Nepal has a history of five and half decades of official trading of automobiles, India and South Korea share a similar timeline. Over this period, many countries including South Korea and India have transformed into automobile manufacturing hubs with neighbouring India now also producing globally recognised automobile brands.

Nepal is considered to be a pioneer in electric vehicle use in South Asia with its trolley bus service, the first electric bus in South Asia. “But we could not sustain it due to lack of proper policies and consistency of the policies,” said Suraj Vaidya, President of Vaidya Organisation of Industries and Trading Houses (VOITH).

Nepal lags behind due to lack of vision of the government and poor policies. The government has defined automobiles as luxury goods and treats it as a high revenue generating commodity.

Former Prime Minister Dr Baburam Bhattarai then decided to use a Nepal-made car. He did use a Nepal made car which was his way of signalling priority to domestic production and assembling, but he failed to frame any policy that would help map the way forward.

Though Sipradi Trading, the authorised dealers of vehicles produced by Tata in India, had announced long back production of four wheelers in partnership with Tata group of India, nothing has materialised till date.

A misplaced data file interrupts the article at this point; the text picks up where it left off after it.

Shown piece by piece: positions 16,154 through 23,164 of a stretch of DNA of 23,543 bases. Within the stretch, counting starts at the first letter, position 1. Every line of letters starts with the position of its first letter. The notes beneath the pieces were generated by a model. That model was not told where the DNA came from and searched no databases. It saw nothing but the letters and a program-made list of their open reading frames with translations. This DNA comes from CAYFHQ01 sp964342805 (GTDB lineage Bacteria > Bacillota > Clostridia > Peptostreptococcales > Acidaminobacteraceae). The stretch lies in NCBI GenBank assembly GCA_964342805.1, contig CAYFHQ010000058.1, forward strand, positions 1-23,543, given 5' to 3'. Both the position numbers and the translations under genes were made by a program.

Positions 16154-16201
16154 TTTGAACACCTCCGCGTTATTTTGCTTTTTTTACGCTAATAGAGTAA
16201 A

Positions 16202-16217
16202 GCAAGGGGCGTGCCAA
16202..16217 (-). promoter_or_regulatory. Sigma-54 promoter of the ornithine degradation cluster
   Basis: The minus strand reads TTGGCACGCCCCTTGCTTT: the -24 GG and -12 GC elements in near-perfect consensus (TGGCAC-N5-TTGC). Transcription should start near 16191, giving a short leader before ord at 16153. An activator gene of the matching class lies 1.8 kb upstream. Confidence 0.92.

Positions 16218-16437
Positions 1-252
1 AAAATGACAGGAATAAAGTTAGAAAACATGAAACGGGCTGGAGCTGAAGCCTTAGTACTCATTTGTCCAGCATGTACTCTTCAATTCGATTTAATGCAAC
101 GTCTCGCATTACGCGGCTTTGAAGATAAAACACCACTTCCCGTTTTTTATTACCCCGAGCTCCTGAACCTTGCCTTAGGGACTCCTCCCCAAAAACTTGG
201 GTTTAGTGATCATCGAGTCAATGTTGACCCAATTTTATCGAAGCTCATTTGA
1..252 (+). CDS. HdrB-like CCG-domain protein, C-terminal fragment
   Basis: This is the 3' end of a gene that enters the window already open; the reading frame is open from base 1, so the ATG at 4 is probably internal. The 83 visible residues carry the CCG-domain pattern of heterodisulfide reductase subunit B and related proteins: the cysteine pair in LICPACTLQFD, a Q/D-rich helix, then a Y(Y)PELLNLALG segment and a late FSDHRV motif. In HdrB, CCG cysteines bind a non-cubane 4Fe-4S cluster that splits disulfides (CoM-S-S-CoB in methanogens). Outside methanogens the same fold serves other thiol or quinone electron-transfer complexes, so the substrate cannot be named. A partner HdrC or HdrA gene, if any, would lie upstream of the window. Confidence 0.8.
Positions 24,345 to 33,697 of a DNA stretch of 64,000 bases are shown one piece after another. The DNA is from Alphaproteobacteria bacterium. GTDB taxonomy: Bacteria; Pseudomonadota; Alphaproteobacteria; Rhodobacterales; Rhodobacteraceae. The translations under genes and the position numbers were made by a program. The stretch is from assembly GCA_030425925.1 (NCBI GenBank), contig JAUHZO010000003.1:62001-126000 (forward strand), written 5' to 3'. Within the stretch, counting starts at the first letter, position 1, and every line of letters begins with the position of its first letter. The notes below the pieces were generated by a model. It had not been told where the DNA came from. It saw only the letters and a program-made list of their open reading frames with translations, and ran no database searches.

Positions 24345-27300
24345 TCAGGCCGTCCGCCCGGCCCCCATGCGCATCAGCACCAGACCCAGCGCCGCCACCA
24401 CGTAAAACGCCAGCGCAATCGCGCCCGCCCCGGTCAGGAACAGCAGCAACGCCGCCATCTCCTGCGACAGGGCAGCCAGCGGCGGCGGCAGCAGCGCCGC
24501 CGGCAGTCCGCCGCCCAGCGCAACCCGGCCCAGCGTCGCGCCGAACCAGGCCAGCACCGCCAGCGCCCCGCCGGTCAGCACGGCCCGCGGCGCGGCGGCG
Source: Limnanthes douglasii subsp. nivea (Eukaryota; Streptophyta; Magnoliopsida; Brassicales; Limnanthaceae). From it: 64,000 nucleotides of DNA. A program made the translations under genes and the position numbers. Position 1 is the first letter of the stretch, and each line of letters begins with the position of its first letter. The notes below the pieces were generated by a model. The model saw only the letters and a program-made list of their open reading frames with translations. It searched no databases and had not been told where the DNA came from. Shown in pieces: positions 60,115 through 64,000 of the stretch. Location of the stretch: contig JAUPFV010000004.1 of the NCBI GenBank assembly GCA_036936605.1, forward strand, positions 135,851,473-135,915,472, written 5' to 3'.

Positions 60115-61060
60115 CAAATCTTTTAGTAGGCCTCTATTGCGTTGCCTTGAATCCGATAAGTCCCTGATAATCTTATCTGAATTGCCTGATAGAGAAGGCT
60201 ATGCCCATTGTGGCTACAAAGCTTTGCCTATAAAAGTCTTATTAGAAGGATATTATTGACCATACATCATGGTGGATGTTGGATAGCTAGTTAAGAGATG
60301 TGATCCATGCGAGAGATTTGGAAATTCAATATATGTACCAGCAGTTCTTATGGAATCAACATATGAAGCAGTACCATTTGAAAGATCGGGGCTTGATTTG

One encouraging development however gathering pace to produce EVs in Nepal is the commitment coming through Foreign Direct Investment (FDI) firms. It is reported that there are preparations for signing PIA (project implementation agreement) between the Investment Board Nepal and South Korean company Motrex to produce/assemble EVs in Nepal.

Besides, entrepreneurs are seeking favourable policies and incentives for the production of spare parts and tyres, tubes and lubricants citing the country has a high potential for these. Nepal imports tyres worth more than Rs eight billion every year. The country’s sole tyre-producing industry, Gorakhkali remains dormant. Similarly, the market share of domestically produced lubricants is just less than 35%.

Auto industry entrepreneurs continue to lay emphasis on generating FDI into the automobile sector to produce spare parts with vertical integration or value chain integration of automobile plants of India, China and other countries. If Nepal genuinely aspires to, she can supply round-the-clock reliable electricity to manufacturing plants.

Easy and efficient mobility and access to automobiles is considered an indicator of a country’s social and economic progress. Nepal must create impactful and well-researched policies that help the auto industry grow while ensuring that mobility of the masses is taken into special account.

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Pushpa Raj Acharya

Pushpa Raj Acharya writes on private sector development, governance reform, taxation, trade/investment and financial sector. He is in journalism since 2007. He had served for Karobar Daily, Republica, The Himalayan Times and Annapurna Post before he started writing for Business 360. He is former president of the Society of Economic Journalists- Nepal (SEJON). He has interest in multimedia journalism & advocates for ethical and responsible journalism.